Consider that you're travelling on a bike at a speed of 50 m/s for one minute. Can you find the distance that you will cover?
We know the formula to find the distance, that is Distance=Speed×Time
Known values: Speed \(=\) 50 m/s,  and the time \(=\) \(1\) minute (\(60\) seconds).
Substitute the known values in the formula
Distance=50×60=3000 metres.
Therefore you're covered 3000 metres in a minute., i.e., 50 m/s. But, in which direction?
Remember that speed gives only the magnitude because speed is a scalar quantity. It does not specify the direction.
Therefore, speed only tells us how much distance covered by unit time but not the direction.
So, how can we find the speed with direction?
The answer to the above question is velocity. Using velocity, we can find the speed with direction.
Now let's understand what velocity is.
Velocity is the rate of change in displacement.
Velocity (v) = DisplacementTime 
SI unit of velocity is meter(m)second(s)=ms=ms1.
Remember, velocity is a vector quantity that tells the direction of an object.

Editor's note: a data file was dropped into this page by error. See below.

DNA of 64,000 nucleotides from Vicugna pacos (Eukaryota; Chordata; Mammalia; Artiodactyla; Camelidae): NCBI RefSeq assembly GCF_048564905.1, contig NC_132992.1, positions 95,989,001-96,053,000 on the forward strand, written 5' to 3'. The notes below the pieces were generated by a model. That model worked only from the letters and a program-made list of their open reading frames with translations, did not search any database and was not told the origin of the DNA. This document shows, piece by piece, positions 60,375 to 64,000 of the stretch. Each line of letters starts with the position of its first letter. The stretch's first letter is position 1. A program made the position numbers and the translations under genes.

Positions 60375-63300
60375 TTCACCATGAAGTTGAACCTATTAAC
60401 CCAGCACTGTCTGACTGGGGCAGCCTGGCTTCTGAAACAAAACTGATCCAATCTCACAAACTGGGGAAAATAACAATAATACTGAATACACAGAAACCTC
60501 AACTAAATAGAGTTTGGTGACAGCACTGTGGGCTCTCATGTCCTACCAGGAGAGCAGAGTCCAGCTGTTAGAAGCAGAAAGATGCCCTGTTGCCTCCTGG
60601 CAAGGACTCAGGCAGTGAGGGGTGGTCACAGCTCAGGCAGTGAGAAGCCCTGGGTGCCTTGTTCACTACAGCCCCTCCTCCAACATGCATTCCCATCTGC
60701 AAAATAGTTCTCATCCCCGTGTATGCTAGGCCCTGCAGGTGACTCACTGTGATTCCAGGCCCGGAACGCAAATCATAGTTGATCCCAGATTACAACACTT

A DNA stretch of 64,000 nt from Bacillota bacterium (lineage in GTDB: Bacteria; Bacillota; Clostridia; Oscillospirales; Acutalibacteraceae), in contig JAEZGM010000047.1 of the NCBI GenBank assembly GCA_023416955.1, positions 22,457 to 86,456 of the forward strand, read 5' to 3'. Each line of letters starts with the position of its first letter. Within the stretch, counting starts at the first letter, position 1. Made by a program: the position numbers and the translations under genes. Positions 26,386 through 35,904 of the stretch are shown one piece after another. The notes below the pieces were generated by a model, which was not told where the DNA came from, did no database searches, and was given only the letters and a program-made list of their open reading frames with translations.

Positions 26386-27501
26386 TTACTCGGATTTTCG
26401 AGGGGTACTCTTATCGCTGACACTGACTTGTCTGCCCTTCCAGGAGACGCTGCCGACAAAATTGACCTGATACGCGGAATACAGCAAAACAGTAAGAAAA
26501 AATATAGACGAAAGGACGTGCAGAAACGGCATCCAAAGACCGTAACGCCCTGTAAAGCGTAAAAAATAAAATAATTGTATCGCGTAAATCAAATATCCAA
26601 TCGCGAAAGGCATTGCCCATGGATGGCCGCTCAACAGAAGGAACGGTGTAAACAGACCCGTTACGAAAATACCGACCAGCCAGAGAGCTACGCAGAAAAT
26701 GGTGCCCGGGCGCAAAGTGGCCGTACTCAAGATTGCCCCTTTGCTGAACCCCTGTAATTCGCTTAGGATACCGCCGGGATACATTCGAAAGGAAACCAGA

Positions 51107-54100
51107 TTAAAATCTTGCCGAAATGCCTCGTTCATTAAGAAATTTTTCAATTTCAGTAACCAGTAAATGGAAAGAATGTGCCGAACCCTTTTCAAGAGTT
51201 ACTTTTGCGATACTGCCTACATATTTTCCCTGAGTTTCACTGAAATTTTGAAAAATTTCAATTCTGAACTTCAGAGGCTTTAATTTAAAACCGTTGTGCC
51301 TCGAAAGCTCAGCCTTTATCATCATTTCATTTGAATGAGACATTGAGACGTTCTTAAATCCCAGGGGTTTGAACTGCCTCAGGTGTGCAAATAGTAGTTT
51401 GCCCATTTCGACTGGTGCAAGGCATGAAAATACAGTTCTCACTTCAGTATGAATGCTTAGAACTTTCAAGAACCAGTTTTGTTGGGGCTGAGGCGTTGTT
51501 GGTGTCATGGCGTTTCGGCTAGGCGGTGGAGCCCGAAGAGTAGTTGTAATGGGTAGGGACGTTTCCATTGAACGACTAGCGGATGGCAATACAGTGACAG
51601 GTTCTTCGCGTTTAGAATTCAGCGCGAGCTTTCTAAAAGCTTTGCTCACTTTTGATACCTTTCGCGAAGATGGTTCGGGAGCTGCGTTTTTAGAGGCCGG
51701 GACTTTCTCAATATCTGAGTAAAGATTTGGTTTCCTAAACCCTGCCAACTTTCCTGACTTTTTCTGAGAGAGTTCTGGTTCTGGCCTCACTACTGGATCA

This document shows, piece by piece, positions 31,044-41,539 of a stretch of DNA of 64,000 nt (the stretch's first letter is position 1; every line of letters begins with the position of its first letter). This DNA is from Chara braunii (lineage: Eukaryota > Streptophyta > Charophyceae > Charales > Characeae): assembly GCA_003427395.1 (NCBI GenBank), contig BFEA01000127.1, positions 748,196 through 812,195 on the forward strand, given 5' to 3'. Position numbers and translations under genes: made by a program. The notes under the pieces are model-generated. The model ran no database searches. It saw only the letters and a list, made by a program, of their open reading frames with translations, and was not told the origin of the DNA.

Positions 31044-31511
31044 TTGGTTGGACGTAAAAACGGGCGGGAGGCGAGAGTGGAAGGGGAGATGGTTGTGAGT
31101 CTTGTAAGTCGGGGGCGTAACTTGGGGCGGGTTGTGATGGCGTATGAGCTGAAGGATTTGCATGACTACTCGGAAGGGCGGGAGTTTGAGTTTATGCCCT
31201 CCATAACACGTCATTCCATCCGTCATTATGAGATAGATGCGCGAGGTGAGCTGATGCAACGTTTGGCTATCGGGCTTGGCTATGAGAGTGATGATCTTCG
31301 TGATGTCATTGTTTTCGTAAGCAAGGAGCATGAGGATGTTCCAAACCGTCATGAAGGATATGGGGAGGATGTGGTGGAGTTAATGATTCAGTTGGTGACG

Therefore, when you mention velocity, you must keep track of direction.
The bike travels south at 50 km per hour --- This statement states velocity.
The bike travels at 50 km per hour --- This statement only says about speed.
Therefore, velocity is a vector quantity that states the speed as well as the direction of an object.
Velocity can be distinguished by two types with respect to displacement and time.
Types of velocity:
  1. Uniform velocity
  2. Non-uniform velocity.
Uniform velocity:
An object has uniform velocity if it covers equal displacement in the same direction in equal intervals of time.
1. Rotational speed of the Earth.
2. Light travels through a vacuum.
Non-uniform velocity:
If either speed or direction changes, the velocity is non-uniform.
Example: starting and moving out of railway station.
2. Driving a bike in a traffic lane.
In upcoming exercises, We will  look into average velocity, and the concepts related to it.